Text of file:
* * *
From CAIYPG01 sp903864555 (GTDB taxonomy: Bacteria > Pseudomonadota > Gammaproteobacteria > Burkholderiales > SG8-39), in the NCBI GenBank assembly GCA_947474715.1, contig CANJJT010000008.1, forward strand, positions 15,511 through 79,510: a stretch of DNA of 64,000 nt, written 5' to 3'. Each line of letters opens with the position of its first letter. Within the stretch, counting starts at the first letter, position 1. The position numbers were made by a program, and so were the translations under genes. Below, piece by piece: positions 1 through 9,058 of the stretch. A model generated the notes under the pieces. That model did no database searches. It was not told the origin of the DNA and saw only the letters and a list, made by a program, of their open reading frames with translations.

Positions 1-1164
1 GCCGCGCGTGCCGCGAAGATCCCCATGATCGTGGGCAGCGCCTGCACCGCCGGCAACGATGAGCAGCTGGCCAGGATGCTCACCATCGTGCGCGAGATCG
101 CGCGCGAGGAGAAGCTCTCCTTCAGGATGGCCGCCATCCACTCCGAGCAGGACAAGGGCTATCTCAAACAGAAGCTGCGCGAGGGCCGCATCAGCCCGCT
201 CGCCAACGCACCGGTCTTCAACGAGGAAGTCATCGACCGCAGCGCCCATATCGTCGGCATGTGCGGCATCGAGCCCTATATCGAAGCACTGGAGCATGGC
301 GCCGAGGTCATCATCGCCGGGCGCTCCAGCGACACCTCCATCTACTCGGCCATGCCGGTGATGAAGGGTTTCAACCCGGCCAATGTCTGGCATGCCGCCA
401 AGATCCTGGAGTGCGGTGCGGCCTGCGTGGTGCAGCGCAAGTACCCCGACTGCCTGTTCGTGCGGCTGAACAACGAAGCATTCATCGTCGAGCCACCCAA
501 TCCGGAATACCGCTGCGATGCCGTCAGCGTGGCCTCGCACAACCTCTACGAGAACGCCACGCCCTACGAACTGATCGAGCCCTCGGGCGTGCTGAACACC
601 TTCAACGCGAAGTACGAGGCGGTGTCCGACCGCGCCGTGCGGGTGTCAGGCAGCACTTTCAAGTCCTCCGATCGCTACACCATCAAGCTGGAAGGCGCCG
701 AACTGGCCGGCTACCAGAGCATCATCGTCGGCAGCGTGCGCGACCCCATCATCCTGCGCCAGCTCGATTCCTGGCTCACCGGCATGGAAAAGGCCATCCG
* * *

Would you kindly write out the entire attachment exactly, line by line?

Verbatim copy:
From CAIYPG01 sp903864555 (GTDB taxonomy: Bacteria > Pseudomonadota > Gammaproteobacteria > Burkholderiales > SG8-39), in the NCBI GenBank assembly GCA_947474715.1, contig CANJJT010000008.1, forward strand, positions 15,511 through 79,510: a stretch of DNA of 64,000 nt, written 5' to 3'. Each line of letters opens with the position of its first letter. Within the stretch, counting starts at the first letter, position 1. The position numbers were made by a program, and so were the translations under genes. Below, piece by piece: positions 1 through 9,058 of the stretch. A model generated the notes under the pieces. That model did no database searches. It was not told the origin of the DNA and saw only the letters and a list, made by a program, of their open reading frames with translations.

Positions 1-1164
1 GCCGCGCGTGCCGCGAAGATCCCCATGATCGTGGGCAGCGCCTGCACCGCCGGCAACGATGAGCAGCTGGCCAGGATGCTCACCATCGTGCGCGAGATCG
101 CGCGCGAGGAGAAGCTCTCCTTCAGGATGGCCGCCATCCACTCCGAGCAGGACAAGGGCTATCTCAAACAGAAGCTGCGCGAGGGCCGCATCAGCCCGCT
201 CGCCAACGCACCGGTCTTCAACGAGGAAGTCATCGACCGCAGCGCCCATATCGTCGGCATGTGCGGCATCGAGCCCTATATCGAAGCACTGGAGCATGGC
301 GCCGAGGTCATCATCGCCGGGCGCTCCAGCGACACCTCCATCTACTCGGCCATGCCGGTGATGAAGGGTTTCAACCCGGCCAATGTCTGGCATGCCGCCA
401 AGATCCTGGAGTGCGGTGCGGCCTGCGTGGTGCAGCGCAAGTACCCCGACTGCCTGTTCGTGCGGCTGAACAACGAAGCATTCATCGTCGAGCCACCCAA
501 TCCGGAATACCGCTGCGATGCCGTCAGCGTGGCCTCGCACAACCTCTACGAGAACGCCACGCCCTACGAACTGATCGAGCCCTCGGGCGTGCTGAACACC
601 TTCAACGCGAAGTACGAGGCGGTGTCCGACCGCGCCGTGCGGGTGTCAGGCAGCACTTTCAAGTCCTCCGATCGCTACACCATCAAGCTGGAAGGCGCCG
701 AACTGGCCGGCTACCAGAGCATCATCGTCGGCAGCGTGCGCGACCCCATCATCCTGCGCCAGCTCGATTCCTGGCTCACCGGCATGGAAAAGGCCATCCG